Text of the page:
Chapter 37 ~ Hitting Bottom Hurts

Chapter 37 ~ Hitting Bottom Hurts

Joe drove toward the 515. Joe’s hands held onto the steering wheel as if he were afraid someone was going to take it from him. When the reached the intersection of Boulder Highway and the 515. He pulled into the left turning lane and signaled his intention to enter the 515 and head toward Phoenix.

Sam turned away from the passenger side window and said, “What’s in Phoenix?”

Joe shrugged, “I’m not going to Phoenix. We’ll catch I-40 in Kingman and head back. I’m going home. I’ve learned enough about Joe Ritchie to make me puke anytime I hear his name. He’s not worth chasing.”

Sam didn’t answer. Joe pulled onto the 515 and accelerated to 70 miles an hour, a bit over the speed limit, but enough to flow with the traffic. Outside of Henderson, the divided highway ended. A sign indicated Hoover Dam and the exit to visit the dam. Joe continued straight ahead until the road turned back into a divided highway. They crossed a large expansion bridge over a deep canyon where the Colorado flowed somewhere below them. Hoover Dam was off to their left. Cement barriers were high enough to prevent gawkers from staring at the dam and causing accidents. A sign warned drivers of dangerous cross winds.

Sam spoke, “There’s men who helped build Hoover Dam who that fell and are buried in the concrete that make up the dam. Did you know that? I learned it on cable TV.”

“That’s a myth,” said Joe.

“Maybe it is, maybe it isn’t,” said Sam. “I’ll tell you what’s not a myth. It’s this trip. It’s been hard as ice in the middle of a January deep freeze. At the same time, I think it’s been good for you. You got some answers. Maybe not the answers you want, but you got some.”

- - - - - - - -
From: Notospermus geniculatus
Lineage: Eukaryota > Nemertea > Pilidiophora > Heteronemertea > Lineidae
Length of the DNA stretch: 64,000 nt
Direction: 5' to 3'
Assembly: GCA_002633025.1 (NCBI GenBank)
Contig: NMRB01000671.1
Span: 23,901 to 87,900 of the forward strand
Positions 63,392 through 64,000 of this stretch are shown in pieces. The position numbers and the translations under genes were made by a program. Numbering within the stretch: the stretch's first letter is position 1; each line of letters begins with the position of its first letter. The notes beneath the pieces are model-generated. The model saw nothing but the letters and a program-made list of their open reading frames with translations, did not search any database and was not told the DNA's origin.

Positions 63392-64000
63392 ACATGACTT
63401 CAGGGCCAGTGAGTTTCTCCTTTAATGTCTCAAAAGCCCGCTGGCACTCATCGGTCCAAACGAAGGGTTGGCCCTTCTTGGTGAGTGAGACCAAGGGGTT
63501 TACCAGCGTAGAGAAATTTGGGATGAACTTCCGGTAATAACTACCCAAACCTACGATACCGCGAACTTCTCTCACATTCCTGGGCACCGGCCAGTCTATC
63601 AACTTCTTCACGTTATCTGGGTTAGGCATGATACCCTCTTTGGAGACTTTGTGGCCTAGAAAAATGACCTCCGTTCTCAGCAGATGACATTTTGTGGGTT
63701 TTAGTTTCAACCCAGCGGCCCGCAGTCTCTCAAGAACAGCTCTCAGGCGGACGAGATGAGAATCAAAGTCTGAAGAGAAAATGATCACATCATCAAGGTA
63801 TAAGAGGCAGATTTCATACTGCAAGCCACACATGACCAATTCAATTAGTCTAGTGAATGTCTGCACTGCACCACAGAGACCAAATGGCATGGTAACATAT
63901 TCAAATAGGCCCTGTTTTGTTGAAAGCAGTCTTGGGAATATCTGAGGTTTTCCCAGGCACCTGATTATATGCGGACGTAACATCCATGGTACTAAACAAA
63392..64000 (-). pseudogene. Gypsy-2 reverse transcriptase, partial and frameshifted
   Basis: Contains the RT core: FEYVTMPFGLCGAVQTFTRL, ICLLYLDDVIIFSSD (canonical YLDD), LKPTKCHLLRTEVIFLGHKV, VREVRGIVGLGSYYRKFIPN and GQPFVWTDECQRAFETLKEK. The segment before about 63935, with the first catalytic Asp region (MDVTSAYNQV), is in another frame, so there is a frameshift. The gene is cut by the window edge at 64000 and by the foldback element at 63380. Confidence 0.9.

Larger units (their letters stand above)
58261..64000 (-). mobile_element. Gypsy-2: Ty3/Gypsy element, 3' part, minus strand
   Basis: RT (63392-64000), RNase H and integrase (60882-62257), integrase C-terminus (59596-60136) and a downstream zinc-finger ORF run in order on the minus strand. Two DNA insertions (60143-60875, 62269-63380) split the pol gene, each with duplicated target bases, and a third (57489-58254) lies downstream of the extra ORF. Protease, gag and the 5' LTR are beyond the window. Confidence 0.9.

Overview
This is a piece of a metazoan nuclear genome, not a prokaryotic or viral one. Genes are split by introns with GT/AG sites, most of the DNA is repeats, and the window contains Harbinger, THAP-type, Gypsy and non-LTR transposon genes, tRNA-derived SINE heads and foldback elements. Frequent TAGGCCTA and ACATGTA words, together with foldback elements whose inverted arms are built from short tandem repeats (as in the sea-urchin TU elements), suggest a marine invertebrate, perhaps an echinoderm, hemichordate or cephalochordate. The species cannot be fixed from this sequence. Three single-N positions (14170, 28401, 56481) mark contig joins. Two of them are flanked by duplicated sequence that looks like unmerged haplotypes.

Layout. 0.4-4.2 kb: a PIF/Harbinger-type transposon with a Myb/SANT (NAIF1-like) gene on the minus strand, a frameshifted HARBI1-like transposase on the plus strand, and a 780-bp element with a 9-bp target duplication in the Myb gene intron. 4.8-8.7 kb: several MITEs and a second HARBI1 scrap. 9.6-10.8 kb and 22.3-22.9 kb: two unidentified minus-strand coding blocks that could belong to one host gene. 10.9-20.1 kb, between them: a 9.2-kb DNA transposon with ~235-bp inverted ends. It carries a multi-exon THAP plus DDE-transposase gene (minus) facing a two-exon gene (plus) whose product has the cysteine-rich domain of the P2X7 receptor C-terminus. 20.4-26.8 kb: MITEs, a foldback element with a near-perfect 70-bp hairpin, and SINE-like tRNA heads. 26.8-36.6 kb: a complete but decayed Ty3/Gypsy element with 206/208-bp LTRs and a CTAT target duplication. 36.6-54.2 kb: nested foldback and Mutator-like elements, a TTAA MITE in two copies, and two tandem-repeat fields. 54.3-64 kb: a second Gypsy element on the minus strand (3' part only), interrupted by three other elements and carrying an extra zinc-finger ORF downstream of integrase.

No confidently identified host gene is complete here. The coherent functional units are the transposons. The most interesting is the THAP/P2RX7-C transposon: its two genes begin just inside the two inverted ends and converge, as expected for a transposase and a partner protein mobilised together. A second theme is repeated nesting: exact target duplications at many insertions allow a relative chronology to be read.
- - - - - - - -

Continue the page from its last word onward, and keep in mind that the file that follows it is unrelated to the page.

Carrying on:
Joe ignored Sam. He said, “Where do you want to go? I’m heading to Columbus. You’re welcome to stay with me for a few days until you figure out what to do.”

Sam didn’t answer. He stared at the passing desert landscape, the mountains off in the distance, and an occasional Joshua tree. Sixty miles later, less than sixty words passed between the two, they passed a sign that read, Kingman, Arizona, 30 miles. 

Sam fished in a white plastic bad and pulled out a banana. He peeled it halfway down and held it in front of Joe, “Want a piece?”

Joe took the banana and broke off a third and handed it back to Sam, “Thanks.”

When Sam finished eating the banana he said, “You know Tony Peters?”

“Should I? Is this one of your stories where I have to learn a lesson?” said Joe.

Sam said, “How about Lyle Washington? You know him?”

“I don’t know Tony Peters or Lyle Washington. I never heard of them of them. Tell me the story. I know that’s what you’re going to do,” Joe said with a bit of chuckle.

“Tony Peters is about the smartest fellow I know. He didn’t go to college. He got kicked out in the tenth grade.”

“You mean he got expelled from school? He must have been pretty bad?” said Joe.

Sam said, “Tony got expelled because he had a short fuse. I’d say about a half inch long, which is only a bit shorter than your fuse. You look at Tony cross-eyed and he’d as soon bust you on in the nose quicker than you can sneeze. Man, he could punch.”

“He ever take you out?”

“One time, but I deserved it. I made a wisecrack about a girl he was dating. When I got up, I apologized. It was a good lesson for me.”

“Is this the lesson?”

“Listen and don’t interrupt, you might learn something.” Sam said, “About the fourth time Tony got kicked out of the school they made it was permanent. Everybody said Tony would be dead before we all graduated. He was headed that way. If there was odds on Tony ending up on a slab in morgue, it’d be two to one in his favor. Then one day, Lyle Washington is coming out of Tinkers. At the time, Lyle’s pushing fifty, maybe fifty-five, but he was in shape. Tinkers is one of those gas station that sells gas, and all kinds of stuff inside you can eat or drink. I don’t know who bumped who, but Tony and Lyle bumped. Lyle said excuse me. Tony took a step back and let a right fist fly. Lyle, he kinda twisted his body a little bit and Tony’s right fist went whooshing by. Lyle popped him two quick punches and Tony’s lying on his back on the asphalt. What happened next blew me away.”